Practice Your Self-Regulation Skills

Staying calm in the moment is usually easier said than done. When a child’s behavior escalates to a meltdown (we typically think of this as a tantrum, but there is a difference), it immediately takes us out of our comfort zone. We react to the child’s behavior instead of responding to the child’s needs.

“Adults, or whoever is the caregiver in the situation, have to be calm,” recommends Erin. “If that means you take a second to calm yourself down before addressing the situation, that is what you need to do. You can also model that response in your stressful situations. It is a good time to model self-regulation by saying, ‘Hey buddy, I’m really upset right now. I’m going to take a minute to calm down, and we can come back in 5 minutes to reconnect.’ So, try and make sure to be level-headed before engaging with a dysregulated child.” There are several things that parents can do to help children manage unhealthy self-soothing behaviors.

Be Aware of Triggers

“It takes an attentive parent to understand the triggers that cause a reaction,” Erin continued. “At first, it will be trial and error.”

Attached to this article is a helpful tool titled Tracking BehaviorsFirst, pay attention to maladaptive self-soothing techniques like those listed above. “Be attentive to when behavior happens, what occurred beforehand, how much sleep your child had the night before, what your child may have eaten, etc.”

Erin mentioned another component to which to be attentive. “Pay attention to the people your child is around. You might notice a trend. For example, your kiddo might display maladaptive self-soothing responses whenever he comes in from playing with the same neighborhood child.”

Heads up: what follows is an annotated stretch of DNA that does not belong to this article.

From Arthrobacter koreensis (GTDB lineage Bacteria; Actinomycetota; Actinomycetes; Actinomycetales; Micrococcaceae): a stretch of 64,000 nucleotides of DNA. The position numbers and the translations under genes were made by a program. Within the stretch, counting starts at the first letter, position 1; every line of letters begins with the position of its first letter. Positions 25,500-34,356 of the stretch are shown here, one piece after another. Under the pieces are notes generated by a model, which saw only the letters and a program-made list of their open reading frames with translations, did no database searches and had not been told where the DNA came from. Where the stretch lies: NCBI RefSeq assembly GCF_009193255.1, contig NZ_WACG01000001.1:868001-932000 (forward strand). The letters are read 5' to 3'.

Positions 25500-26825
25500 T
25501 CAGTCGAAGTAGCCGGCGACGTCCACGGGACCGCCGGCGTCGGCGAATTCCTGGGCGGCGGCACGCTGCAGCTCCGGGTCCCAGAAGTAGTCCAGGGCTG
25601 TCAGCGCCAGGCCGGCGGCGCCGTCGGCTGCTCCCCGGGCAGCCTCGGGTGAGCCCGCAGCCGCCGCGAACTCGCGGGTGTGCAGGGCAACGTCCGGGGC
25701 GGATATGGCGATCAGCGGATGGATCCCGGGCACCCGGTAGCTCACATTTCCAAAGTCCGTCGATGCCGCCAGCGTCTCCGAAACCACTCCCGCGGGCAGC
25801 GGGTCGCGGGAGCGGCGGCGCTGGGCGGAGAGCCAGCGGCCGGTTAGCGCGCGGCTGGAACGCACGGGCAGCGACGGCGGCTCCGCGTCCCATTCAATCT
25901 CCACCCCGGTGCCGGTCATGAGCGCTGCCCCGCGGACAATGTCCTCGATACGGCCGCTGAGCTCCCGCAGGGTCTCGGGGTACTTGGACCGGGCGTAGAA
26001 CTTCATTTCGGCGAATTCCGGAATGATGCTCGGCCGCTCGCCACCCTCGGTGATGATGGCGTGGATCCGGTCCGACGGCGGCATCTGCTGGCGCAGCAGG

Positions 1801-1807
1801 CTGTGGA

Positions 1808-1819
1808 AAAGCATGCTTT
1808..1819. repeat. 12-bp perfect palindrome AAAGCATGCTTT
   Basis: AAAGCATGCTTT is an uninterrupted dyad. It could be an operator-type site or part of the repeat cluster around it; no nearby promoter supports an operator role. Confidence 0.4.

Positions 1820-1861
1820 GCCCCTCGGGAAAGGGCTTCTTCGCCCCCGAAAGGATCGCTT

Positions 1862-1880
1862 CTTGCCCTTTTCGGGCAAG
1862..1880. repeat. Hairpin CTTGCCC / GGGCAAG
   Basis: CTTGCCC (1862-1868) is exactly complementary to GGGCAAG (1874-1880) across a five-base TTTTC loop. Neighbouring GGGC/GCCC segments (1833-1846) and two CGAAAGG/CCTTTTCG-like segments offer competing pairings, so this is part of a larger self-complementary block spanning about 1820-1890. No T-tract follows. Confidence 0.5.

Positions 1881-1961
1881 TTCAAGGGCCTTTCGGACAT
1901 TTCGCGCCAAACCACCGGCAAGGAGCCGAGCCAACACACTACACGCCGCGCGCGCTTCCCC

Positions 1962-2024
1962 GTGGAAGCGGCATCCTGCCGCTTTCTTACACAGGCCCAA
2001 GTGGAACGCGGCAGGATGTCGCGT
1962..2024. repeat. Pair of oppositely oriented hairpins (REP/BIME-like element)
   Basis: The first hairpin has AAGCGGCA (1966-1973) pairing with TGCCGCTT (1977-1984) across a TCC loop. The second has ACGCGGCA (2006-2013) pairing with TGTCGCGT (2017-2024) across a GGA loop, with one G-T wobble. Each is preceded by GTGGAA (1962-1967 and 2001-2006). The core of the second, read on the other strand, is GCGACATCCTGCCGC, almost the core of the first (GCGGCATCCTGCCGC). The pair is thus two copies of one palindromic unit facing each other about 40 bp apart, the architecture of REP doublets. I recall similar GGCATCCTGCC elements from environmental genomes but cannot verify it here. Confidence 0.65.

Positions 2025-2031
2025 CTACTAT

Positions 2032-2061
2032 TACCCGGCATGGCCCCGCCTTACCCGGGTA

Tools for Self-Soothing

“If I see any maladaptive behavior,” Erin says, “this tells me I need to enact a plan.” Here are some examples of what such a plan might involve, though there will always be some trial and error. Two of Erin’s favorites to use with her daughter and in her practice are the following:

Calm-Down Box

A calm-down box houses your child’s (or your) favorite items to help them self-regulate, regain a normal heart rate, and center themselves. Calm-down boxes focus on sensory exercises that can ground us by feeling, smelling, hearing, or practicing breathing [2]. To learn more about this helpful tool, click here. Erin mentioned that asking for her calm-down box is not unusual for her daughter. This tool can be created for everyone in the family.

Sensory Scavenger Hunt

If a child is connected enough and not too dysregulated, the sensory scavenger hunt is a tool a parent can use to help regulate their child. Erin does the following:

“I would say to my daughter, I see you are upset right now. Let’s play a sensory scavenger hunt.

  • Can you tell me five things you see? Look around. (For example, a child might respond, ‘dog,’ ‘chair,’ ‘TV’, etc.) 
  • Can you tell me four things you hear?
  • Can you tell me three things you can touch?
  • Can you tell me two things you can taste?
  • Can you tell me one thing you can smell?

For parents living with children who manifest several maladaptive self-soothing behaviors, giving them alternatives, such as those mentioned above, can be very helpful. There are many resources available that can be found by searching on the web. 

For more information from Erin regarding sensory issues, self-soothing, and self-regulation, read this article’s attachment.

Click on the image above to download the FREE printable resource to help you track your child’s behaviors.

[1] https://www.parentingforbrain.com/self-soothing/

[2] https://www.childsavers.org/calm-down-box/

Erin Arant is a licensed occupational therapist and Trust-Based Relational Intervention (TBRI)® practitioner specializing in complex developmental trauma and sensory processing. She is based in Oregon.

Briana Robbins is a 2nd-year Occupational Therapy doctoral student at Kettering College in Ohio.

©2023 Jane Schooler. All Rights Reserved. Used with Permission.